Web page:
By Eve Sharp
What would I do with a ballot paper? Practice the art of origami, or maybe draw a crude stick man cartoon? Anything, really, but actually vote with it.
Does that mean I'm an angry youth hell-bent on anarchy or a lazy student, too drunk or asleep to have any interest in politics? Surprisingly no. I am one of many young people disillusioned with the current political system and refusing to pick a lesser of the evils we are offered every few years.
Russell Brand caused a stir (when doesn't he?), when he told a baffled Jeremy Paxman that he had never voted, and never will. He outraged the Newsnight host further by urging young people not to vote, something I think Brand got completely right.
Voting these days seems to be a choice between which posh man in a suit is going to lie to us least. As always the general election will be a two-horse race between parties who are completely out of touch with modern Britain. Unfortunately nobody understands that connecting with the youth of today is going to take more than a few Tweets and putting policies on an app. No political figure is accessible to the general public, they can talk about unemployment and understanding life on benefits but I doubt any of them needed grants at Oxbridge.
Think tanks constantly 'reveal' that young people don't trust politicians. Nick Clegg, the poster boy for our mistrust, apologised for the rise in university fees under the coalition. The Lib Dems gathered support when their manifesto promised to stop a rise, a support that has dropped since that spectacular u-turn. The unachievable promise was made with good intentions, apparently. Good intentions, Mr Clegg, won't pay for education and certainty won't build voter confidence.
Despite the countless times I've heard 'nothing will change unless you vote', 'if everyone had that attitude we'd be nowhere', we are nowhere whether young people vote or not. We are constantly bombarded with the message that we'll never be able to get jobs or own property. Why plan for the future when it seems unattainable? If we can't get to the places that policies are most effective, then why vote for them?
The worst lie I am told is that if I don't vote, when things inevitably go tits up I haven't earned the right to be angry. Voting doesn't give you the authority to make political judgments, that's a right we all have as part of this democracy, regardless of whether we cross a box or not. Surely it is better that I refrain from voting than choosing a party because 'a change would be nice' or 'X isn't as bad as Y.' No vote should be better than a pointless or purely tactical one.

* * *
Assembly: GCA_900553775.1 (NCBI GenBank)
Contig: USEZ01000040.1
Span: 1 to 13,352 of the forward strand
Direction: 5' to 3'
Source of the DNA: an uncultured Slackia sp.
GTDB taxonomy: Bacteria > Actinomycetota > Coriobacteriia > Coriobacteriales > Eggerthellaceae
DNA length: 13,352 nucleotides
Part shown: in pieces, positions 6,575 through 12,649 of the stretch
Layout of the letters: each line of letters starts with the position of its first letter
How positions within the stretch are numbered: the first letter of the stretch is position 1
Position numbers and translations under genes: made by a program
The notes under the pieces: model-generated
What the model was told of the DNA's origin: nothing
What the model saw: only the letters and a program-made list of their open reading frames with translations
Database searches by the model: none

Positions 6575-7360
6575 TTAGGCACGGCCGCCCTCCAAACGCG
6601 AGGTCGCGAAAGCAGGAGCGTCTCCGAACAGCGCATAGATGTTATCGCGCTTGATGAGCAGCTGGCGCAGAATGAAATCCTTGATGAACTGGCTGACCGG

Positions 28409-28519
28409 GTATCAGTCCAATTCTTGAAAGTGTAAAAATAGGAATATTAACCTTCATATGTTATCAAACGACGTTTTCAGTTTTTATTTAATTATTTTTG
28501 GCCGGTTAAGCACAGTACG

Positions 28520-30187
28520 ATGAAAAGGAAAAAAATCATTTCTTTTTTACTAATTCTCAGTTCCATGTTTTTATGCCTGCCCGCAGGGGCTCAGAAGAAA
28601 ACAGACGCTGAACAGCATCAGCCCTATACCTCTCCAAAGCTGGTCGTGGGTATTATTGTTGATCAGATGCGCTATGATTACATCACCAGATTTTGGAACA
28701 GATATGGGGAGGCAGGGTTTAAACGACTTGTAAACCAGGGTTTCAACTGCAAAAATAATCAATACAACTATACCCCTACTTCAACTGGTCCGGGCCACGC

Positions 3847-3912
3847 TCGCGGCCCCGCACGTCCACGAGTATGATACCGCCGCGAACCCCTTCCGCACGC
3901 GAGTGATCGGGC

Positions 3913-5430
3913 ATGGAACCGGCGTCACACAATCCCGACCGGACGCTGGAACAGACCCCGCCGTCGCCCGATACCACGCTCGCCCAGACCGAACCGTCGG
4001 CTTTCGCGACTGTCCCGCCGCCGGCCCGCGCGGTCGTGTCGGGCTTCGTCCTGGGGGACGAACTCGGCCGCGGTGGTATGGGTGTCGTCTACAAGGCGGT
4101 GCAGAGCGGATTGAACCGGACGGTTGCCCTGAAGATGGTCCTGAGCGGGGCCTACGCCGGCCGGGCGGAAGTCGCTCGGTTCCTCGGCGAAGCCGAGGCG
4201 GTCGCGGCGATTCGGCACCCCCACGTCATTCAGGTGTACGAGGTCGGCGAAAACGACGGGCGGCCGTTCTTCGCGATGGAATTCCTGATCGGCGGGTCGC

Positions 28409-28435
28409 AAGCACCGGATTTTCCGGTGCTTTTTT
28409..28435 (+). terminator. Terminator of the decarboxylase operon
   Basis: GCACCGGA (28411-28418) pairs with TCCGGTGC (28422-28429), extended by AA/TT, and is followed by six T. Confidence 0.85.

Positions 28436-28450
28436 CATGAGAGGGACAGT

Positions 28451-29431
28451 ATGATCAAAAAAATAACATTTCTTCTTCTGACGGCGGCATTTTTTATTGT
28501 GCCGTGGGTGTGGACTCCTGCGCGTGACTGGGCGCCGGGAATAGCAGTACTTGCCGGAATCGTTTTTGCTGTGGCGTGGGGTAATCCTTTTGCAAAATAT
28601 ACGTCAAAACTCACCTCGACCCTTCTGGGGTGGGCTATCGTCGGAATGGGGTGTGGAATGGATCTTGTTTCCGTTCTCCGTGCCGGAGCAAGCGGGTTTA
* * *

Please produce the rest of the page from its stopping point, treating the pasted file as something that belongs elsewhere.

The BBC released figures recently that only an estimated 32% of 18 to 24-year-olds voted in the 2013 local elections. Now that's hardly a surprise. What do councillors actually do? Even less than local MPs, who are only known to their constituents by the obnoxiously bright leaflet through the letterbox. It's a trivial post, only taken by the smug and delusional. They have the unrealistic belief that communities actually still exist and fancy popping down to Westminster for an ego boost. It's hardly worth the walk to the voting station.
Does this indifference to the current political system mean I'm not interested in our country and its government? Of course not. If a party came along that expressed views that met my own or close to, then I would be first to the ballot. It isn't about apathy, it's about believing the current system is wrong. And just because a man with a questionable beard shouts that you should vote, doesn't mean you have to.
In the same way that it's claimed we can't change things by not voting, we can't change things if we comply with systems we oppose. By not voting, by protesting and arguing against the system, we let the government know they're doing something wrong and that this generation wants change. So I for one am joining Russell Brand's revolution. Where do I sign up?
Follow Planet Ivy on Twitter: www.twitter.com/@planet_ivy